The monsoons may come in as a relief from summer, but it’s not too blissful for your pooch who’s wondering when the rains will stop so he can go out and play! The season with its dampness, humidity and grey symbolizes shorter walks, wet coats, muddy feet, the list is endless. Let’s try making this monsoon a fun time for you and your dog!
The rains usher in unwanted guests – ticks! Ticks thrive in this weather, so ensure your dog is regularly groomed and checked for ticks. The market has a plethora of tick treatments ranging from spot-ons, sprays, collars and even organic treatments to help keep your dog tick free. Keep in mind that if your dog has ticks on him, then your home has been infested and needs to be fumigated to remove the ticks living as guests in your carpets, furniture crevices and walls.
Walks And Exercise:
The rains hamper a dog’s walking schedule. Try taking your dog for shorter walks when the weather is dry. To avoid getting dogs’ coat wet, invest in a doggy raincoat – and get your pooch used to wearing the raincoat at home so he doesn’t fuss on the walk. If you have your poop rounds and exercise rounds clubbed, try and separate these two as it gives you less time in the rain.
Keep Boredom At Bay:
Due to likely lesser exercise in the rainy season, your pooch might display boredom/destructive behaviour at home. Try these tips to keep your dog occupied and exercised when its wet outdoors:
- Use the stairs instead of the elevator – if you live on the 1stfloor, go up to the 5th floor and return.
- You could play fun games like fetch or hide and seek in your parking lot. Ensure, if your dog is off leash, he responds when called.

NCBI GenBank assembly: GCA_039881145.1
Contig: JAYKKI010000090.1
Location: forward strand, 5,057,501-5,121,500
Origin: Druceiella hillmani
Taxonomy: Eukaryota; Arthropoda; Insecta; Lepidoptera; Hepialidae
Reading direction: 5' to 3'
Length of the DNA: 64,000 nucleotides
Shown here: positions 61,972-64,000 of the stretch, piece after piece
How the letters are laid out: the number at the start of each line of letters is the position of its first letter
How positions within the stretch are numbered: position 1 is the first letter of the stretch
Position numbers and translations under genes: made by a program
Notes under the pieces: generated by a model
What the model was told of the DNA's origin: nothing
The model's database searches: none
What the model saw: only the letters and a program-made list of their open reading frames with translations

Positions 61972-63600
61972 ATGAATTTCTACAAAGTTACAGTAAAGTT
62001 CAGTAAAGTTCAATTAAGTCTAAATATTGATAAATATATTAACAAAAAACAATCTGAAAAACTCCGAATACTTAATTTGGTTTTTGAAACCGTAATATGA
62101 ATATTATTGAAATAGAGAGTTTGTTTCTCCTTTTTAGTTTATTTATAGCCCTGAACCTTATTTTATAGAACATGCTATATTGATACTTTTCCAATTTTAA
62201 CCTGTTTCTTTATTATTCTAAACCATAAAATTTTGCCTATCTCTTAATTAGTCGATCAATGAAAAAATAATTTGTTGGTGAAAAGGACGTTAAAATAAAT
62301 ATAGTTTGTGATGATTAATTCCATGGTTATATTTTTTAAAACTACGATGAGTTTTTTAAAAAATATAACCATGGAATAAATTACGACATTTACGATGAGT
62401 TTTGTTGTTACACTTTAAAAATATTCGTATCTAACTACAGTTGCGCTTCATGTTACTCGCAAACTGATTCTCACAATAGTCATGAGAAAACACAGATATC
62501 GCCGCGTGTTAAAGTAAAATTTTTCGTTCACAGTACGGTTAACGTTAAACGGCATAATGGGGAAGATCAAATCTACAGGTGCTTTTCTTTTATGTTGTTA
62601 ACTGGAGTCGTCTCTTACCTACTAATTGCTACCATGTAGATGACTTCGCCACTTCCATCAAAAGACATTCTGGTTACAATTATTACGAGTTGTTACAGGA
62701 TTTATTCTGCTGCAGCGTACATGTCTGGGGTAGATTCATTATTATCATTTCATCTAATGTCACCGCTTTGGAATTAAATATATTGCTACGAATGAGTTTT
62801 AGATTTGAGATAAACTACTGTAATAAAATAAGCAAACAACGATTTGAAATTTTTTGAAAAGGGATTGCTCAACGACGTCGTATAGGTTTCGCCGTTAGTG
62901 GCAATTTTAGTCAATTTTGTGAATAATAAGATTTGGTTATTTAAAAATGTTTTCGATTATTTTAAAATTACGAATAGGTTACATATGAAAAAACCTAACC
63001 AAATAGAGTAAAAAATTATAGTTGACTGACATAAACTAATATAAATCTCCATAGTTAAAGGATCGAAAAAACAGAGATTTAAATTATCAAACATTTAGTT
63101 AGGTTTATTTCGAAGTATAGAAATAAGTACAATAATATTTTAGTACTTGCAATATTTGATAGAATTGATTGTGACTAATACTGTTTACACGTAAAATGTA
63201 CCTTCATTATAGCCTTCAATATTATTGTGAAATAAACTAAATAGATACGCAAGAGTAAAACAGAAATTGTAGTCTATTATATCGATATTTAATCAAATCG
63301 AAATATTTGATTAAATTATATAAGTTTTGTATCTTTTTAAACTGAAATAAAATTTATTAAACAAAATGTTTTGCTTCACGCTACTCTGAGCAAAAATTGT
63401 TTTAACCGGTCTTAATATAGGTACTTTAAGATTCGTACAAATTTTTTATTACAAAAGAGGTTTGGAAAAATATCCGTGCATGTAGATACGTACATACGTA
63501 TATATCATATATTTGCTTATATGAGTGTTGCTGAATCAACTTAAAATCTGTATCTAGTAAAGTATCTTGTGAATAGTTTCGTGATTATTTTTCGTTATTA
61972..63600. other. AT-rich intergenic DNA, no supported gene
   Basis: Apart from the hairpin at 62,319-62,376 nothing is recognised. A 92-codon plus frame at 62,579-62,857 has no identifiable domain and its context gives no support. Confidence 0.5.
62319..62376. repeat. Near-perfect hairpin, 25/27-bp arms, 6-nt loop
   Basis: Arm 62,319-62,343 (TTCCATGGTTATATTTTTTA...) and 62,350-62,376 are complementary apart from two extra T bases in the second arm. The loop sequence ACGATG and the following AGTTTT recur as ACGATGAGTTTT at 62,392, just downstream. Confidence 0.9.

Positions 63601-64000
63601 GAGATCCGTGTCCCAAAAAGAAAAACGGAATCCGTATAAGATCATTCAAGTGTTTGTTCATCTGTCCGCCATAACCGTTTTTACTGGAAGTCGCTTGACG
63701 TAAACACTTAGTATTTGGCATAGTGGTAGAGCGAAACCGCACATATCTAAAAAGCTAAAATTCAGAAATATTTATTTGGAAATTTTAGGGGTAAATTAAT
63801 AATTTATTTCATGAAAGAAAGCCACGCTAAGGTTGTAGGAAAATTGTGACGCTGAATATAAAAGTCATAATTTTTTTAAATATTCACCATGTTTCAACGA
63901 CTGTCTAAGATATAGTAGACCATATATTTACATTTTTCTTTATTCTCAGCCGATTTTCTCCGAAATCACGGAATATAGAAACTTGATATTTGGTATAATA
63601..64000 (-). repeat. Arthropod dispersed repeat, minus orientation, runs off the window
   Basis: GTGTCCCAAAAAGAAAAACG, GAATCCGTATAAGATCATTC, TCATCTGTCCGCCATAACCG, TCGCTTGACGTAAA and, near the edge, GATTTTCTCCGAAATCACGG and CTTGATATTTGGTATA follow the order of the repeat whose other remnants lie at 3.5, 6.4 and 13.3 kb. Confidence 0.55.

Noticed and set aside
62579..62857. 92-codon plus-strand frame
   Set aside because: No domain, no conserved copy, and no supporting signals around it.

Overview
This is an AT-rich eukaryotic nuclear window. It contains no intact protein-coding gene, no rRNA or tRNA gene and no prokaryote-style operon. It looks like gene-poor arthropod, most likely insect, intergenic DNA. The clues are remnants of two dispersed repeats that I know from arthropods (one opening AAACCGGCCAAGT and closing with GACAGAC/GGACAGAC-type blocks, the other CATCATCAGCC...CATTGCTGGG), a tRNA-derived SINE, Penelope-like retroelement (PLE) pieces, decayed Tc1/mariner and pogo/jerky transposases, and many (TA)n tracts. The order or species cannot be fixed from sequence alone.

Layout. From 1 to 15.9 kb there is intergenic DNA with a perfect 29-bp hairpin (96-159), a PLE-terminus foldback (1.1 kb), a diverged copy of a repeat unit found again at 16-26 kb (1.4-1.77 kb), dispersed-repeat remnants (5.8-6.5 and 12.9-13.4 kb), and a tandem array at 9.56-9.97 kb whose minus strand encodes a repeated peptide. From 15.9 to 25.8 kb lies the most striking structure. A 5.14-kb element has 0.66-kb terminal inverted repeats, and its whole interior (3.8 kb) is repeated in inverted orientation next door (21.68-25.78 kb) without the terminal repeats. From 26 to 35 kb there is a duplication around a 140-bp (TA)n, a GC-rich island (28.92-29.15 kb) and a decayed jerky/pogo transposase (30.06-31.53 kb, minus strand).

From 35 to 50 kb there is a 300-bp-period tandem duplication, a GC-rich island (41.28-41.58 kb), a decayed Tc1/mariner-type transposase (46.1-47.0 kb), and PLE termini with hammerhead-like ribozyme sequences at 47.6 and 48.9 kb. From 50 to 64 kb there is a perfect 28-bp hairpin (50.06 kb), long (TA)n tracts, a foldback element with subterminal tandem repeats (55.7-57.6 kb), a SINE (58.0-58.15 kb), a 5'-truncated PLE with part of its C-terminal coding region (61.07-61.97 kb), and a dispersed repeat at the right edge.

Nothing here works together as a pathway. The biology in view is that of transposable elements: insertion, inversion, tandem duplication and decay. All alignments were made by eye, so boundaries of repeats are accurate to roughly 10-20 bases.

- In-house, move the furniture around, create an obstacle course and teach your dog to jump over a stool or crawl under a chair and weave around the dining table!
- Scenting games are a great way to keep your dog’s brain sharp. Hide a toy or a treat and ask your dog to find it.
- Give your dog some interactive toys to play with or a stuffed bone – these keep your dog occupied for hours on end.
The constant monsoon humidity ruins a dog’s coat. Wet hair leads to wet skin, fungal infections, smelly coats and eventually a vet visit. Most dogs, naturally, will shrug off any excess water off their body, but you need to ensure that your dog dries off completely. Here are a few tips on coat care:
- Wipe down your pet thoroughly after every walk.
- Long coats get matted when wet, so brush out the tangles once the coat dries. A grooming spray helps get rid of tangles and keeps the odour at bay.
- Visit a pet salon for a quick trim especially for the paws and tummy area; this is especially for the long haired breeds like the Lhasa Apso, Cocker Spaniel, Spitz and Setters. You’ll be better able to manage the coat at home.
- Use a hair dryer if required. Don’t hold it too close to the skin as it could irritate your pet.
- Walking through puddles, wet grounds, muck and wet grass translates into wet and unclean paws. Keep a clean cotton cloth at the house entrance to wipe the paws after every walk.
- Make sure your dog’s paws are thoroughly dried after each walk especially as paws are breeding grounds for fungal diseases. Ensure you separate each digit and dry it; don’t forget the paw pad – mud, burs and grass can get embedded there.
- If your pet gets cracked or rough pads, you can use a paw balm to soften them.
- Avoid allowing your dog to lick wet paws after a walk – as he could get a tummy infection. So always keep the paws clean.
- With dry paws, you don’t have to worry about paw marks, muddy sofas and a dirty bed where your pet sleeps. You can also dust some grooming powder (like Absorb) to dry the moisture and prevent fungal infections caused due to wetness.
- Most creepy crawlies are out and about in the monsoon season. Watch out for insects, frogs and snakes, especially if your dog plays in a garden. Accompany your dog outdoors to ensure he doesn’t swallow a baby frog or play with a poisonous insect.
- Be extra careful with puppies as they succumb to water borne diseases quickly.
- During walks, ensure your dog doesn’t lick water from roadside puddles or eats wet grass. Avoid letting your dog’s snout go into clumps of wet grass as small insects or even a baby snake could be hiding there and might get disturbed and attack your dog.
- For late evening walks, carry a torch to know exactly where your pet is headed and always keep your pet ahead of you.
- If you suspect that your pet has been bitten, immediately rush him to the vet.
With a bit of innovative thinking and common sense, we can ensure that our dogs can enjoy a safe and happy monsoon season!